Destination Area courses, student experiences continue to move Virginia Tech forward
For the past couple of years, Virginia Tech’s Destination Areas (DA) and Strategic Growth Areas (SGA) have been focused on bringing together faculty and leveraging areas of strengths to create global impacts through transdisciplinary research, education, and engagement.
DAs and SGAs are also helping to position Virginia Tech as a "destination" for engaged students, faculty, and staff talent; public and private partnerships; and transformative knowledge.
“Virginia Tech is becoming a place where scholars and students who are seeking to reach beyond traditional boundaries can explore the opportunities that exist at the intersections of diverse fields,” said Cyril Clarke, interim executive vice president and provost. “Our capacity to attract and retain top talent continues to grow and will allow us to connect the full spectrum of knowledge necessary to address complex issues.
“Ultimately, it’s the innovative and creative people whom we engage on campus and bring to Virginia Tech who will fuel our progress in moving the university forward.”
Through a coordinated cluster hiring strategy, Clarke reports more than 35 new DA and SGA faculty have already been hired and that the university is well on its way to recruiting another 35 for the upcoming year. Together with faculty recruited into existing college-funded positions, these hires represent a significant investment in the future of DAs and SGAs and the university’s academic enterprise.
Faculty in several DAs and SGAs are already gathering and collaborating on the development of innovative courses and pathway minors that will provide students with unique learning experiences through the lens of transdisciplinary engagement.
The Nature of Today’s Security: Foundations of Complex Security Systems is a course developed and team-taught through the Integrated Security DA that enrolled 26 students from four colleges and seven academic departments in the spring 2018 semester. During the course, teams worked together to respond to a simulation of Superstorm Sandy combined with a large-scale cyber attack. Following the simulation, students debriefed and produced a response and lessons learned report.
The Adaptive Brain and Behavior DA is developing an 18-credit interdisciplinary pathways minor that features coursework focused on developmental and behavioral neuroscience and the impacts of social and environmental influences on brain and behavior related to health and resilience. A Well-Being Living-Learning Community is also in development by the Adaptive Brain and Behavior stakeholders for students that are interested in a holistic approach to well-being and health sciences.
Other transdisciplinary courses, such as Introduction to Data in Context and Social Media Analytics, are providing students with high-demand skills and experiences that are ultimately preparing them to serve and strengthen Virginia’s workforce and knowledge economy. Future DA and SGA-related courses and pathway minors through the Creativity and Innovation SGA and the Equity and Social Disparity for the Human Condition SGA will further contribute to graduating Virginia Tech students who can fuel the commonwealth’s capacity for economic and workforce development.
“The DA/SGA experience is producing well-rounded students who are much better prepared to enter the workforce and to be immediately productive in the workplace,” said Don Taylor, vice provost for learning systems innovation and effectiveness. “In addition to participation in a truly transdisciplinary curriculum, including both STEM and non-STEM courses, students have strong exposure to experiential learning opportunities in the form of co-ops, internships, and undergraduate research.”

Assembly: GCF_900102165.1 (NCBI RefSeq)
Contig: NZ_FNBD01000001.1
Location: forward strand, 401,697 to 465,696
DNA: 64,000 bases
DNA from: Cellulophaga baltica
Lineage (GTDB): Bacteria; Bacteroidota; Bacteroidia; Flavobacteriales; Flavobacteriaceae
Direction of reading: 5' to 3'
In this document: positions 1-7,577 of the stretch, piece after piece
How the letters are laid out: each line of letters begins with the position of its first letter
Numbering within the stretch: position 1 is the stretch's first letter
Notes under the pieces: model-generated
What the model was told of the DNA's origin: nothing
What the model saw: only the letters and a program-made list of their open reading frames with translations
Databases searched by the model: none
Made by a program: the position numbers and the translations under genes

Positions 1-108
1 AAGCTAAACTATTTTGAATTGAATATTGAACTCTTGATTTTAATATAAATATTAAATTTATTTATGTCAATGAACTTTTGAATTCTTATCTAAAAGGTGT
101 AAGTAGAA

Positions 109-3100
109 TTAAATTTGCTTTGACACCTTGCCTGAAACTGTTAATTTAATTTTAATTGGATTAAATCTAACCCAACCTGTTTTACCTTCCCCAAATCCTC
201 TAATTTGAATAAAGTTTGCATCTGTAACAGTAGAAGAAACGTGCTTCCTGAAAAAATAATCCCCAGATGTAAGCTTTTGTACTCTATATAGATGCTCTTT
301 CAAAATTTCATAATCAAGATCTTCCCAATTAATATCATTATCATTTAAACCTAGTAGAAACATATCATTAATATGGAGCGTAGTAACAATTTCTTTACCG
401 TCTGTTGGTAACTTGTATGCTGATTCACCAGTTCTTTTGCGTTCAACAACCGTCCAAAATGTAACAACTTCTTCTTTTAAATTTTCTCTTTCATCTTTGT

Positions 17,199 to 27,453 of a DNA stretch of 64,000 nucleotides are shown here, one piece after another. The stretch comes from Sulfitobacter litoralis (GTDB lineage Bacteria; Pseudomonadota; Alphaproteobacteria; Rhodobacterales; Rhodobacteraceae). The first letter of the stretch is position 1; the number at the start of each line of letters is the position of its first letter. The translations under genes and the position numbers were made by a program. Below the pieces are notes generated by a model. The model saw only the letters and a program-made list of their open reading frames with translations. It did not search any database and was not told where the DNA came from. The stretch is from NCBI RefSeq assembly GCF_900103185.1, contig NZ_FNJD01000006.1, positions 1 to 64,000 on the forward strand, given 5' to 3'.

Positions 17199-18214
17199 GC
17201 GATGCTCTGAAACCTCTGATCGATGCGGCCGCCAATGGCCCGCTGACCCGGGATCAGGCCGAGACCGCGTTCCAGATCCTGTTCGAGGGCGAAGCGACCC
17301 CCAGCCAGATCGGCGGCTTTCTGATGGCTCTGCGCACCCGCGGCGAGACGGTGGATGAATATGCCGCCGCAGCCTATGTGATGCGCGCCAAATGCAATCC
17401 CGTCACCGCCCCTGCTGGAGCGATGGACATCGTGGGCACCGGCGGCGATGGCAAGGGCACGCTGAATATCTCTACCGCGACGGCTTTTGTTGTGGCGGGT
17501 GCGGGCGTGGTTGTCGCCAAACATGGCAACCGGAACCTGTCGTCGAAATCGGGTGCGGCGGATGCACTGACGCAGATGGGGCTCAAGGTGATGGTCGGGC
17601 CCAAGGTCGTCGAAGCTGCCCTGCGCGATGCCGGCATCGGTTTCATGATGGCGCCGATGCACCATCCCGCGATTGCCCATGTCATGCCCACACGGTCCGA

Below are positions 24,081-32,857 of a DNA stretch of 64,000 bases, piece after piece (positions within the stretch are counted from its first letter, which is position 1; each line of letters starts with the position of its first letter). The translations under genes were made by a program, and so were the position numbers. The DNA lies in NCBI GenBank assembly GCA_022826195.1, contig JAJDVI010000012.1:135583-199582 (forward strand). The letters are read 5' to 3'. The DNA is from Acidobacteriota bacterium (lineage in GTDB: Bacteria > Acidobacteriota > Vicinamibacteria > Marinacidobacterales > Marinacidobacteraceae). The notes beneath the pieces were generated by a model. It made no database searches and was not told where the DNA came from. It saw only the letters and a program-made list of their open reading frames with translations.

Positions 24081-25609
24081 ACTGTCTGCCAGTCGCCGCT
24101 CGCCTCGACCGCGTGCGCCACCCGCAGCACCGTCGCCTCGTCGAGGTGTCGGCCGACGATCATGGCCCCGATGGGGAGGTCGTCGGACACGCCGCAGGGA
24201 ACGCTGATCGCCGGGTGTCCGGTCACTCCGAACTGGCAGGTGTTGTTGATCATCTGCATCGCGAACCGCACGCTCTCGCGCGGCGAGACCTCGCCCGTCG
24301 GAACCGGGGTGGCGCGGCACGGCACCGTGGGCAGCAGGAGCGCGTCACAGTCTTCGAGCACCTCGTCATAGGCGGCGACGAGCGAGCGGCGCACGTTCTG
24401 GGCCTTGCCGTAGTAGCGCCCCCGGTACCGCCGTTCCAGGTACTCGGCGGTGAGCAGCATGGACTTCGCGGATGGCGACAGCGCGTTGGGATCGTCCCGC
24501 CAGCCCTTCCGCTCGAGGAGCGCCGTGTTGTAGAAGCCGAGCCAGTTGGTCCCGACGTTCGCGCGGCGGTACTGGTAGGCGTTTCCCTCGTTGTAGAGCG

In addition to the classroom learning that is taking place in the DA and SGA courses, the experiential knowledge gained as a result of the DAs and SGAs is positioning Virginia Tech graduates to serve and positively impact their communities and career fields, in the tradition of Ut Prosim (That I May Serve).
Data Analytics + Public Policy, developed through the Data and Decisions DA and launched this past spring, provided students with an opportunity to work with the Arlington Partnership for Affordable Housing and gain an understanding of issues related to affordable housing, particularly in the D.C. metropolitan area. The students used the Student Experiential Learning Conference in April to present their work and findings.
“DA and SGA courses directly support Virginia Tech's goal of becoming a strong model for the modern land-grant university with a truly global mission,” Taylor said. “Related research and curricula cut across traditional academic boundaries to tackle the world's great problems using the kind of holistic approach that is both desirable and necessary in highly complex situations.”
Moving forward and with support from university leadership, faculty and staff in each of the DAs and SGAs are continuing to look for new and creative ways to engage students in transdisciplinary learning and to provide them with skills and experiences that will help give them a competitive advantage.
“I believe it’s important to take time to celebrate the faculty, staff, and students who are actively engaged in experiential learning and in advancing our curriculum through DA and SGA courses and pathways, even as they are rapidly moving forward in creating new research and new partnerships,” said Clarke.
“I’m excited about the future of our DAs and SGAs and their contributions to our Beyond Boundaries vision, and continuing our work together to support emerging areas of collaboration and centers of excellence for Virginia Tech.”